Lifetime’s Prosecuting Casey Anthony: Are we ready to go back there?

How you feel about Prosecuting Casey Anthony — whether you even choose to watch it — likely depends on how much time you spent watching the actual prosecution of Anthony, the young Florida woman acquitted of murdering her toddler daughter Caylee despite the sordid details of the case that held the nation in its thrall.

Though the Lifetime film, which premieres Saturday night at 8, is culled from Florida prosecutor Jeff Ashton’s memoir Imperfect Justice: Prosecuting Casey Anthony, much of it feels like a retread of the endless footage that permeated television from the announcement of Caylee’s disappearance on July 15, 2008, until the not-guilty verdict was rendered on July 5, 2011.

If you’re willing to relive that, the film does provide some compelling insight into the thought processes of the prosecutors, how Ashton’s personal belief system may have cost him the win, and, most critically, Ashton’s take on how defense attorney Jose Baez [Oscar Nuñez] undermined his and lead counsel Linda Burdick’s [Elizabeth Mitchell] seemingly unimpeachable forensic evidence.

A major hurdle in being able to wholly invest in the film, however, could be in looking past the physical differences between the actors and the key players in the case. Perhaps it shouldn’t matter, but in this case it does — because those faces and voices were a daily part of the news and talk show cycle for years and so key in forming our impressions of who these people were.

Though Ashton at the time was only five years older than Rob Lowe, who plays him in the film, Lowe’s dark hair and unmistakable face render him suspect not just as Ashton, but as anyone who had spent 30 years in a courtroom. He does good work in conveying the attorney’s genuine emotional investment in the case and his noble — if ultimately misguided — willingness to put ironclad faith in the experts, authority figures and forensic evidence he believes in. The bemused dismissal of Baez as an overeager, under-qualified newbie is there, too. But in the end, this is Rob Lowe I’m looking at. Not Jeff Ashton.

Luck’s Kevin Dunn gets a good tan and white hair to play Casey’s father George Anthony, but his hefty, hangdog George comes off as a blue-collar working stiff straight outta Brooklyn rather than the super-fit former cop whose intensity in front of the cameras and the courtroom could lend suspiciousness to his words.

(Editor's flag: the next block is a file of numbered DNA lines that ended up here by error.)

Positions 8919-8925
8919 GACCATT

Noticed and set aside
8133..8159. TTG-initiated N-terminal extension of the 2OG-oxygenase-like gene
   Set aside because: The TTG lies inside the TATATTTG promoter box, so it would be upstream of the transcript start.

The closest match between actor and actual belongs to relative newcomer Virginia Welch as Casey, though she has little to do in the film but sit at the defense table and make faces, look stoic or cry.

Still, there is plenty here to chew on.

Having chunks of Baez’ and Burdick’s arguments presented side-by-side is a solid way to demonstrate how identical details, circumstances and timelines could be interpreted in vastly different ways. And Baez’ near-masterful use of withdrawn — but not forgotten — statements to impact the jury is downright alarming.

The film also weaves in snippets of the case’s coverage by HLN talking heads Nancy Grace and Jane Velez Mitchell to demonstrate that they weren’t just grand marshals for the parade of millions who believe irrefutably that Casey is a monster, but they actually impinged on the case by releasing details of some of Ashton’s most crucial evidence before a jury pool could even be assembled.

And it highlights the celebrity nature of the trial that even seduced Ashton into posing for pictures, signing autographs for folks who’d made a vacation of a trip to the courthouse, and accepting a round of applause as he entered the courtroom for the rendering of the verdict.

Ultimately Prosecuting Casey Anthony seems to be not so much about the accuracy of the verdict, but about Ashton’s eventual understanding and acceptance that Baez better adapted to a trial that began in the media long before either man — or any jury member — ever set foot in the courtroom.

And whether we — the ones with the TV remotes in our hands — can understand and accept that, too.

Prosecuting Casey Anthony premieres Saturday, Jan. 19, at 8pm ET/PT on Lifetime.

Photos: ©2011 by Allen Fraser
Video: Lifetime


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About Lori Acken 1195 Articles
Lori just hasn't been the same since "thirtysomething" and "Northern Exposure" went off the air.